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The lion and the fox.

Author: Wyndham Lewis
Publisher: Barnes & Noble [1966, 1927]
Edition/Format:   Book : EnglishView all editions and formats
Database:WorldCat
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Genre/Form: Criticism, interpretation, etc
Named Person: William Shakespeare; William Shakespeare; Niccolò Machiavelli; Niccolò Machiavelli; William Shakespeare
Document Type: Book
All Authors / Contributors: Wyndham Lewis
OCLC Number: 353838
Description: 326 pages
Contents: Part I: Tudor England and Renaissance Italy --
The national situation of England under Elizabeth --
The empire --
Politics and the Elizabethan stage --
Italy and Europe --
Part II: Machiavelli --
The opposite experiences of Poggio and the English Milord --
Machiavelli in Elizabethan drama --
Machiavelli and the reformation --
The quality of Machiavelli's candour --
"Periods of transition" --
The individual hero or prince, and the Ottimati, for Machiavelli and Guicciardini --
Machiavelli, Georges Sorel and Nietzsche --
Frederick the Great --
Some consequences of Machiavellism --
The lady's response to Machiavelli --
Part III: Shakespeare and the king or hero --
The reason of the choice of the eminent for the purposes of tragedy --
The figure of the king --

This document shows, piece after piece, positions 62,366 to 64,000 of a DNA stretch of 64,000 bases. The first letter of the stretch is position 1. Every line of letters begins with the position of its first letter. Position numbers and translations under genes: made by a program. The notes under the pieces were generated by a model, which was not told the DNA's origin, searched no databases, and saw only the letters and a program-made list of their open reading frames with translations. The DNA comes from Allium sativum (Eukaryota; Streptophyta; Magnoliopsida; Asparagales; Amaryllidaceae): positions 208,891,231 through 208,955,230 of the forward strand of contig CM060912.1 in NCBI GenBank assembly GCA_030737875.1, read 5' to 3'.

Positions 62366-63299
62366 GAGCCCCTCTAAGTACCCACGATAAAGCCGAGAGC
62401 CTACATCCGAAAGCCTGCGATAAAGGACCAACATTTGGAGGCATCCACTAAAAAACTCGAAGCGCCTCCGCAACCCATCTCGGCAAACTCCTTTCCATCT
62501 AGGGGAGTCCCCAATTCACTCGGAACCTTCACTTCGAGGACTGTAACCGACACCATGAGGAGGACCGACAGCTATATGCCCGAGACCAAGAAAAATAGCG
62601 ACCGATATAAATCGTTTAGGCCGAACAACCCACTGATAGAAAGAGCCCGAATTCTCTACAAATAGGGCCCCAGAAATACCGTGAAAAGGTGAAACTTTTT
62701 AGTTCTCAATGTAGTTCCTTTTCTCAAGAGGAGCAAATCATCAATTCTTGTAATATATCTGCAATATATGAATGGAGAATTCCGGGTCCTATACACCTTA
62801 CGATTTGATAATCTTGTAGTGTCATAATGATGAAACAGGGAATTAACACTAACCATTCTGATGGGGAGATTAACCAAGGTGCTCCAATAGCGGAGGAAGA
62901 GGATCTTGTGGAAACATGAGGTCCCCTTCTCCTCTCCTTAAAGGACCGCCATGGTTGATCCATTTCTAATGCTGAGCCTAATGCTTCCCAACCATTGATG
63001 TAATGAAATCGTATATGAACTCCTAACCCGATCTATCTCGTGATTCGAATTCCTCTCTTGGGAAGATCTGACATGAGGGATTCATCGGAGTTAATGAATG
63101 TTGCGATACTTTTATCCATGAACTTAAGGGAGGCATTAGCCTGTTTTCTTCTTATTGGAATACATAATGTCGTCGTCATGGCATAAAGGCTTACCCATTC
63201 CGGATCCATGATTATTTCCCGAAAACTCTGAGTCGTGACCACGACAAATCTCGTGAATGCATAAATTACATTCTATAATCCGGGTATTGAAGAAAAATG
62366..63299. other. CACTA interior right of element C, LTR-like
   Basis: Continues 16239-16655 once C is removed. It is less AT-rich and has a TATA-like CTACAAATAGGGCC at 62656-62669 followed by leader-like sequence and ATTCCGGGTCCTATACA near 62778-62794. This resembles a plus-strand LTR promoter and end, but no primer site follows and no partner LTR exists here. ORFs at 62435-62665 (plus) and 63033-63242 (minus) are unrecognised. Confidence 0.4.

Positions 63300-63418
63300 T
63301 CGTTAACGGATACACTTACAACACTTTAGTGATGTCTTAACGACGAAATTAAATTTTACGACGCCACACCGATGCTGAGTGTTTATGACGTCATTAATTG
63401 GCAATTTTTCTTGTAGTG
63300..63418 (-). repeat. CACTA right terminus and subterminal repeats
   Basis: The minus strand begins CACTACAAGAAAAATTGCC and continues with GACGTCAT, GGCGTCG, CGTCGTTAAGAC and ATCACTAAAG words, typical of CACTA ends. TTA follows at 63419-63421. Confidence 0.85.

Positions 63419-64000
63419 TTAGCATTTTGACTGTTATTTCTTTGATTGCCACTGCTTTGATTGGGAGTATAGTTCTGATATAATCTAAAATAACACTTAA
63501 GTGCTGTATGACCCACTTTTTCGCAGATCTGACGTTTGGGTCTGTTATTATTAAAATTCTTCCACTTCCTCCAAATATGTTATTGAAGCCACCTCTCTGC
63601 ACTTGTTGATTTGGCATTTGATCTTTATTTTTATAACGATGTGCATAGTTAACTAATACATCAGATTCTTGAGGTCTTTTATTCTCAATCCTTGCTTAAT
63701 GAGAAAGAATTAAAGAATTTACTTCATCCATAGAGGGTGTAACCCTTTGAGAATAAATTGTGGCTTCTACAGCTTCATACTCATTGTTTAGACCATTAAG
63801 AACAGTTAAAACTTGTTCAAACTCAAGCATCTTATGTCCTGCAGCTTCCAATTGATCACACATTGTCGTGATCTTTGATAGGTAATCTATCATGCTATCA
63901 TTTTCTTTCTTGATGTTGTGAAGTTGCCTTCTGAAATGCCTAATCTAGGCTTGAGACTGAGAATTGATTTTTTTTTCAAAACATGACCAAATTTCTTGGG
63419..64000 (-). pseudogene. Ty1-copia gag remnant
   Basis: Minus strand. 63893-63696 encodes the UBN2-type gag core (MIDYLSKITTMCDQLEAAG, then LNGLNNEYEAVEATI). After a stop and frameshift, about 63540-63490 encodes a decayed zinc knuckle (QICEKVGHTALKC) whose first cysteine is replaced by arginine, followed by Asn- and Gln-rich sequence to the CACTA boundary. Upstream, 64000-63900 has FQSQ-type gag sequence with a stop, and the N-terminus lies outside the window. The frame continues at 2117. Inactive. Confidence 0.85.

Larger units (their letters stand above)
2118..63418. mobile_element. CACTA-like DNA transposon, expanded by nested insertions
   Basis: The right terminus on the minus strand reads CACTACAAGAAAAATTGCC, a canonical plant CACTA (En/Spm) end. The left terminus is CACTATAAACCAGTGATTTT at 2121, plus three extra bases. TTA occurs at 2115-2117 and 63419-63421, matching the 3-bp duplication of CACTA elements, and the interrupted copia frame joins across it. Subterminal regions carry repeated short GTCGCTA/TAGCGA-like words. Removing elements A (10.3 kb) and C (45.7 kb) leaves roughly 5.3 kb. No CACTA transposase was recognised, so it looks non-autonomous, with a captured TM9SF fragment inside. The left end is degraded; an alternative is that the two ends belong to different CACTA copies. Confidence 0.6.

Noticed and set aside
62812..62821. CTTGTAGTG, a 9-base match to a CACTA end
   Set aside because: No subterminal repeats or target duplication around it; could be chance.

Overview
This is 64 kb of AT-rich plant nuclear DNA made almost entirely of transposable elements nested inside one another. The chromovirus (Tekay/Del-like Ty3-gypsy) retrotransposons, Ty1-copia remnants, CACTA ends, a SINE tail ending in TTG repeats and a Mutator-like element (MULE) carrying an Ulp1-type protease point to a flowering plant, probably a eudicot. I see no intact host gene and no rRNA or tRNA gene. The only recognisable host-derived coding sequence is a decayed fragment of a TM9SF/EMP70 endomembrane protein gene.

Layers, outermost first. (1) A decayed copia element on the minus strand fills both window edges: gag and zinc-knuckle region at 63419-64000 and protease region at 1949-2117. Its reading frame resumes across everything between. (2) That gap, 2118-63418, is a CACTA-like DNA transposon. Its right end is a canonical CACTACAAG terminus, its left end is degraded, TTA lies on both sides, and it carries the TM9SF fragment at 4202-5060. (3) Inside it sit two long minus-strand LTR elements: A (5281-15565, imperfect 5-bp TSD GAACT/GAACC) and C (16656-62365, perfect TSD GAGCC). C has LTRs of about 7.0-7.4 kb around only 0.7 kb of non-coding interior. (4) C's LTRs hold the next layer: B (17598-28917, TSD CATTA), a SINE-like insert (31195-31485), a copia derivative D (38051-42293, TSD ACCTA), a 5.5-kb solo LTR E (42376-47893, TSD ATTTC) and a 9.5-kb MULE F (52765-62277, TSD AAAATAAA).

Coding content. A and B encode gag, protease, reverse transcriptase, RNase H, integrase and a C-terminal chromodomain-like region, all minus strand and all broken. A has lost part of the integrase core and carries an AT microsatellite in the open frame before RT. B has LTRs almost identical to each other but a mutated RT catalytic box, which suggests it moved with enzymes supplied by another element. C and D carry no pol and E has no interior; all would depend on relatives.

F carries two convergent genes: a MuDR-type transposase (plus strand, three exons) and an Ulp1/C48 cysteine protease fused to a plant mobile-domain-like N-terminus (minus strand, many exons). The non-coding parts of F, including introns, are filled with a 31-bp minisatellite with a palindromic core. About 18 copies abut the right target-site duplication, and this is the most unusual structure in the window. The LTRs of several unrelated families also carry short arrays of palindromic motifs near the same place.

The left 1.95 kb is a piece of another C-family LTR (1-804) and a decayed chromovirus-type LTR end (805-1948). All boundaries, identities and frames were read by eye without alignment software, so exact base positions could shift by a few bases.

The rôle of the jester or "vituperator," and the divinity "hedging" a king --
Singularity and responsibility --
Shakespeare as executioner --
Part IV: Shakespeare and the agent-principle --
Shakespeare a feminine genius --
Shakespeare's infatuation for Antony --
Shakespeare's work as "a criticism of action" --
The world of action and the world of tragedy --
Shakespeare as a showman --
Part V: The colossi of the third period --
Shakespeare's nihilism --
The manufacture of a Shakespearean colossus --
The "man of the world" --
Othello as the typical colossus --
Part VI: The two knights --
The contest of the lion and the fox in Shakespeare and Cervantes --
The form responsible for the mind --
Falstaff and Don Quixote --
Falstaff --
Part VII: Thersites and Apemantus --
Dr Bowdler and the Elizabethan mind --
Coriolanus and aristocratism --
Apemantus and Timon --
Thersites and the heroes of the Homeric saga --
Part VIII: Renan's Caliban and Chapman's Duke of Byron --
Resemblances in the political and ethical canons of Shakespeare and Chapman --
Renan's Caliban --
Some concluding observations --
Part IX: appendix: Shakespeare and race --
Race and the person --
The depersonalization of Shakespeare --
The "creeping Saxon" and the "Celt" --
Chivalry --
The plain unvarnished Celt --
Arnold's little farce, now for the first time rescued from its ironical setting for the English-speaking public.

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Linked Data


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